It’s Monday! What are you reading? Frankenstein

51eg4L0o4OL._AA160_Looking for an intense read?  Take time to go back to the original story of Frankenstein written in 1818 but Mary Shelley. If you haven’t read it – I think you should. If you read it in high school you might want to return to it. It is great to read the classics and it is also important to see the world from a different time period.

This short, intense and dense story was written by an 18 year old girl during a time period when woman did not have much of a say in anything. Her life alone is a great story.

  • She was extremely well read – versed in science, poetry, literature. (In her writing she easily includes lines or ideas from The Iliad, Paradise Lost, Shakespeare and others.)
  • She is traveling and conversing with Percy Shelley, who becomes her husband, and Lord Byron when this story came into creation.
  • When she began this writing she was still known as Mary Wollstonecraft Godwin. She had two children (one died in child birth) and was unmarried.
  • and novel reading at this time was often thought the cause and the result of idleness.    (Read not well accepted  – one should only be reading the facts to educate yourself)

If you get the idea this author was not your everyday teenager.

Given the back story of the author I also marvel over the intensity that she builds in her story telling. Yes, there is violence – people are killed but those scenes are quick and not a focus of the tale. It is the push and pull between Victor Frankenstein and his monster that creates the tension we feel as we read.

Victor Frankenstein is seeking to understand the world and what is life. This leads him to an awful creation. He then can’t stand what he has done and runs from his work. The fiend or monster, a very cultured being, is also seeking to understand and be understood. His loneliness and inability to make connections with anyone leads him to anger and revenge.

Shelley’s use of language creates a cold and dark world with lots of questions to ponder. It is a short book but for me a long read. I needed to take my time, breath and reflect on complexed emotions that she brings to us.

It also made me wonder about our learning gap. What have we lost over time as we live in a world of speed – twitter, e-mail and the quick picture?

This was written by an 18 year old!

I feel our loss of language, the loss of complex stories and deep emotions which are present in this classic. I know we can find writers like this today who pulling bits and pieces of others work into their story. Yes, Mary was certainly unusual for her day.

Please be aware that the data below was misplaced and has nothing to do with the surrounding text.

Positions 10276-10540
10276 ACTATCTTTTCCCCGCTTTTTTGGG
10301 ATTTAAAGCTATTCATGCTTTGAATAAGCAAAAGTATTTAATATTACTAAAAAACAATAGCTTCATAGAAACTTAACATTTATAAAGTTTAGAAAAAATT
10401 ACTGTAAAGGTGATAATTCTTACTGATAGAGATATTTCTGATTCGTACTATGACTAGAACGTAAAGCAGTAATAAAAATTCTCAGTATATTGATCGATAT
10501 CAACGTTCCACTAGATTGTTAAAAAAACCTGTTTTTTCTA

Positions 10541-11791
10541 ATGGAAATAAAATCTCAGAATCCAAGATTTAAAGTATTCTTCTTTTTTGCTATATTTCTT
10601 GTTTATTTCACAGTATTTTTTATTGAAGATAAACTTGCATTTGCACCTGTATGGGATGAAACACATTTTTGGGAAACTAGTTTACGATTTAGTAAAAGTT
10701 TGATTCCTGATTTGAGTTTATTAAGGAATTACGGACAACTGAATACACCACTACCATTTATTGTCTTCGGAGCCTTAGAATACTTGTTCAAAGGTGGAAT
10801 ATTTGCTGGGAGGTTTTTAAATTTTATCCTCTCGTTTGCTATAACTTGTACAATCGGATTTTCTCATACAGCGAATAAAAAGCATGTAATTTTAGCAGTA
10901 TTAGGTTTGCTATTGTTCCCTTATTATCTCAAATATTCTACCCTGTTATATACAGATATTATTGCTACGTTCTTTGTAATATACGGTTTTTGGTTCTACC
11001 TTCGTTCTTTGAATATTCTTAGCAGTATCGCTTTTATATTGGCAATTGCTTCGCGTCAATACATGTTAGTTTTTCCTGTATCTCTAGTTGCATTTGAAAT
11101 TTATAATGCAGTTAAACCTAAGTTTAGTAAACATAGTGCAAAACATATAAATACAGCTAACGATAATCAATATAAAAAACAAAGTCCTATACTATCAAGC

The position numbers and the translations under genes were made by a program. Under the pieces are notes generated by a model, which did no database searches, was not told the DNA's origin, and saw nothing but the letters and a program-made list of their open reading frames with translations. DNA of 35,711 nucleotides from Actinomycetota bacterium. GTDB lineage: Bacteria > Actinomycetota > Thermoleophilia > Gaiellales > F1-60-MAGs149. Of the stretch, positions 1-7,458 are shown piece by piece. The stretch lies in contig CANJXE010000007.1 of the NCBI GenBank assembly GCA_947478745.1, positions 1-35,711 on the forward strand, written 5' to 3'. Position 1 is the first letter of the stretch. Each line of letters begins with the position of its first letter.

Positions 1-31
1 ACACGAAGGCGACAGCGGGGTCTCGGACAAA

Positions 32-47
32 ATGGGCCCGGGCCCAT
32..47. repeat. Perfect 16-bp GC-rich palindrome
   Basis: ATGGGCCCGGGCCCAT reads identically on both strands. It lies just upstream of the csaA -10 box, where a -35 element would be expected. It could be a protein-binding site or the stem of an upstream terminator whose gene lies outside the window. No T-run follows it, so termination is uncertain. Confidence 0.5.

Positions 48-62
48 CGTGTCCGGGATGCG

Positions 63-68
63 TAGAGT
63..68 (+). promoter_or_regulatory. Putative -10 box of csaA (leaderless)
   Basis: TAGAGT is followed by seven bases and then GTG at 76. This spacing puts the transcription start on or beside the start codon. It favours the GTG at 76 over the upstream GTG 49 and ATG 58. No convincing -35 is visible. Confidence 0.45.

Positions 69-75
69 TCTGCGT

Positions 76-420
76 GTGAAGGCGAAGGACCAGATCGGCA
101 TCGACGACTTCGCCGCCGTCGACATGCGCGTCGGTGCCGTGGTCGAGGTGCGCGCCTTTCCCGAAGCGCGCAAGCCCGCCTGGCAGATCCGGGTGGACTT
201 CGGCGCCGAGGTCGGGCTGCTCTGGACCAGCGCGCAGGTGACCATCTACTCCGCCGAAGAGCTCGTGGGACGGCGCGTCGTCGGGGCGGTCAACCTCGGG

Even so how many of todays stories will still be around 197 years from now?  Which stories will still be quoted, made into movies (or what ever we are watching/experiencing in the future)?

It is an amazing piece of writing and well worth the time to read (not watch) this master piece.

Have you read Frankenstein lately?  What do you think?

About Joanne Toft

I am a retired Minneapolis Public School teacher. I walk, garden, care for my Grandson and write. Life is good!
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7 Responses to It’s Monday! What are you reading? Frankenstein

  1. LOVE THIS!!! Frankenstein is my absolute favorite novel. So intense! Mary Shelley was quite a woman!

  2. I read this in college, but my book group read it last fall and I really enjoyed reading it again. I agree with you that it’s “an amazing piece of writing” and really thought-provoking. Well worth a second (or first) read!

  3. Linda Baie says:

    I’ve taught this book but it’s now been several years, maybe time to return to it? Thanks for reminding about this amazing Mary Shelley. I agree about the complexity of those who were literate during that time, but remember also not everyone even knew how to read in other parts of life. One of my uncles, who ran his own auto service shop for years always told of being in trouble at school & not being a good students. He invented quite a few things in his life time & it was only much later that he shared that he wrote poetry, which was beautiful. He read prolifically, was quite educated, but no formal ed after high school. His story will always interest me, Joanne.

    • Joanne Toft says:

      Great story Linda- you are so right. We only hear of the few high scholars from history – the others get lost. It sounds like your Uncles story would be a great one to write about. You should give it a try.

  4. Thank you so much for this reminder. I remember reading Frankenstein many years ago. I think it has great sadness in it. Kenneth Oppel has a spin off series on the go right now, (The Apprenticeship of Victor Frankenstein) that many of my readers are into, but it’s too gothic for me. Thanks to your blog, I think I will go back and reread this classic.

    • Joanne Toft says:

      Thanks – I haven’t looked at Oppels books but will. Do you know any other books that are spin offs or more futuristic but following the same line of thinking?
      I am gather books for a museum exhibit about Frankenstein and Mary Shelley.

  5. Myra GB says:

    I just read this last year – but with the beautiful steampunk illustrations by Zdenko Basic – are you aware that there’s a steampunk version paired with the original text? Here’s a link to my review that you may want to check out:

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